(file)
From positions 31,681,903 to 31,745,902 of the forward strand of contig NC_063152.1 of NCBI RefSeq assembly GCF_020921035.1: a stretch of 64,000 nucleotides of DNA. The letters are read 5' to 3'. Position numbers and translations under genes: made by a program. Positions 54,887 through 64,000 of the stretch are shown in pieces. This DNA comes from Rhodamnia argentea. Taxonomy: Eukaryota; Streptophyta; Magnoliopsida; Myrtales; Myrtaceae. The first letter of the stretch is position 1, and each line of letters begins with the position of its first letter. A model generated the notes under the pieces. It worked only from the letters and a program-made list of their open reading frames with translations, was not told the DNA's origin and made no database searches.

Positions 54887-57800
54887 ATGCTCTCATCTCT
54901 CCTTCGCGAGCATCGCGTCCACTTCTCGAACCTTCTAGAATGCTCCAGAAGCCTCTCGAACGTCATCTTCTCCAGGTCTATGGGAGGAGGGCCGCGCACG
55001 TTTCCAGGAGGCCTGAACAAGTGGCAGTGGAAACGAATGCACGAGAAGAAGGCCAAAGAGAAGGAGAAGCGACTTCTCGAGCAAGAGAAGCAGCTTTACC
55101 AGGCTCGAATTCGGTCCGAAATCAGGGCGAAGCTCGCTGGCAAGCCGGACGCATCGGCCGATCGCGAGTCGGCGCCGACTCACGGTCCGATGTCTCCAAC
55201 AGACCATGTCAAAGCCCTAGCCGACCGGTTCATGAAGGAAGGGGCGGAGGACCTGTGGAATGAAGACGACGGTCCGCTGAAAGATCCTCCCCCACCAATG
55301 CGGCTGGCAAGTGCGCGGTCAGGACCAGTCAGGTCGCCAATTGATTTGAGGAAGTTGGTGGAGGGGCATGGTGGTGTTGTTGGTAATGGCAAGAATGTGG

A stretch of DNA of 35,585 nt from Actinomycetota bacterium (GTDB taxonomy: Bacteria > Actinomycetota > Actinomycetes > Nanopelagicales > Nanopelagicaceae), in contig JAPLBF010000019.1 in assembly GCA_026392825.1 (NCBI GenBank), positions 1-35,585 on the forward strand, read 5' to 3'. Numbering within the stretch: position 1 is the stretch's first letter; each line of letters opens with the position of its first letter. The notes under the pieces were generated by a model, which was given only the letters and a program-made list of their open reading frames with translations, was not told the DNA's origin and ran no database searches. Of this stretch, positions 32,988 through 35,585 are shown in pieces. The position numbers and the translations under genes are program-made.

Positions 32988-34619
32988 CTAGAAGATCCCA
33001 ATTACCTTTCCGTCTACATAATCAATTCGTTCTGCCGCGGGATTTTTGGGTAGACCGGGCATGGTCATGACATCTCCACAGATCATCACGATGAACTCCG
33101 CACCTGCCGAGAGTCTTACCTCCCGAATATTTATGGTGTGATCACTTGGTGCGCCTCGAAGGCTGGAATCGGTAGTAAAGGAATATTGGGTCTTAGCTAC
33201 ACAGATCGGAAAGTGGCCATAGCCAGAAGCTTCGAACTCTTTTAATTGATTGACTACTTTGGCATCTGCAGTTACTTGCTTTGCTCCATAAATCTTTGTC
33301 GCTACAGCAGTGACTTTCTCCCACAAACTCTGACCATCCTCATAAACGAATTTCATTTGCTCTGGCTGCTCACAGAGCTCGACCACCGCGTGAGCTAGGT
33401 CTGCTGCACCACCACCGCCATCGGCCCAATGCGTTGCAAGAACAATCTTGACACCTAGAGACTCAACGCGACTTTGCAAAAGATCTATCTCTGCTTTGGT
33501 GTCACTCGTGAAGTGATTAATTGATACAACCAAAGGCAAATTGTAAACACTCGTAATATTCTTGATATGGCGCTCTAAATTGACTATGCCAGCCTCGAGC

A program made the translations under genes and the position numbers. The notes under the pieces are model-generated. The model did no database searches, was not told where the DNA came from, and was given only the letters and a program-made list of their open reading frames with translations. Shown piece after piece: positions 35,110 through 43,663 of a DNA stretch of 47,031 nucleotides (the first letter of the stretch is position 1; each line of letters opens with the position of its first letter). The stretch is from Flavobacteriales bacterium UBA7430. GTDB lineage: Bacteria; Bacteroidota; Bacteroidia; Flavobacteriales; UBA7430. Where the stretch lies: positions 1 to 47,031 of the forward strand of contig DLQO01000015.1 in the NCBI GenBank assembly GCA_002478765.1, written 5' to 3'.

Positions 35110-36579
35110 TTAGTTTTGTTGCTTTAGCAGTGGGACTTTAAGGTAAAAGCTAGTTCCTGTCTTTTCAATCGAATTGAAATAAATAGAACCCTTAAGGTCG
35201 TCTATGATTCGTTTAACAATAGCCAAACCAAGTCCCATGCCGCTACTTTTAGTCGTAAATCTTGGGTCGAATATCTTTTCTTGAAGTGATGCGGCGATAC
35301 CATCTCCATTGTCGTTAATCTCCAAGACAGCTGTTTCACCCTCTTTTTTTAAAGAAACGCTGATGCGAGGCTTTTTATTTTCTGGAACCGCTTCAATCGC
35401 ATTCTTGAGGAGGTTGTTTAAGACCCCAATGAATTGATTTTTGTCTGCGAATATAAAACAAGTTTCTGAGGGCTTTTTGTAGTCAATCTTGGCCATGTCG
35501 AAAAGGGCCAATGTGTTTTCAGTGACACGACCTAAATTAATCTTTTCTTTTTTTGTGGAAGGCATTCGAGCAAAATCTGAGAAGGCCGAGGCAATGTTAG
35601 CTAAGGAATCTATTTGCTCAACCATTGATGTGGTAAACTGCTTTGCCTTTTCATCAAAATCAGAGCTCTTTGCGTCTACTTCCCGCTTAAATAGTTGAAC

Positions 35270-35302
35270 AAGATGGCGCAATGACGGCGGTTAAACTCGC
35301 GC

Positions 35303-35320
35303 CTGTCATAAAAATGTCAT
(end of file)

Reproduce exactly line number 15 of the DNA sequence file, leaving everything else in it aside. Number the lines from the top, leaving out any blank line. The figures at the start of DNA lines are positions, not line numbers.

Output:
33301 GCTACAGCAGTGACTTTCTCCCACAAACTCTGACCATCCTCATAAACGAATTTCATTTGCTCTGGCTGCTCACAGAGCTCGACCACCGCGTGAGCTAGGT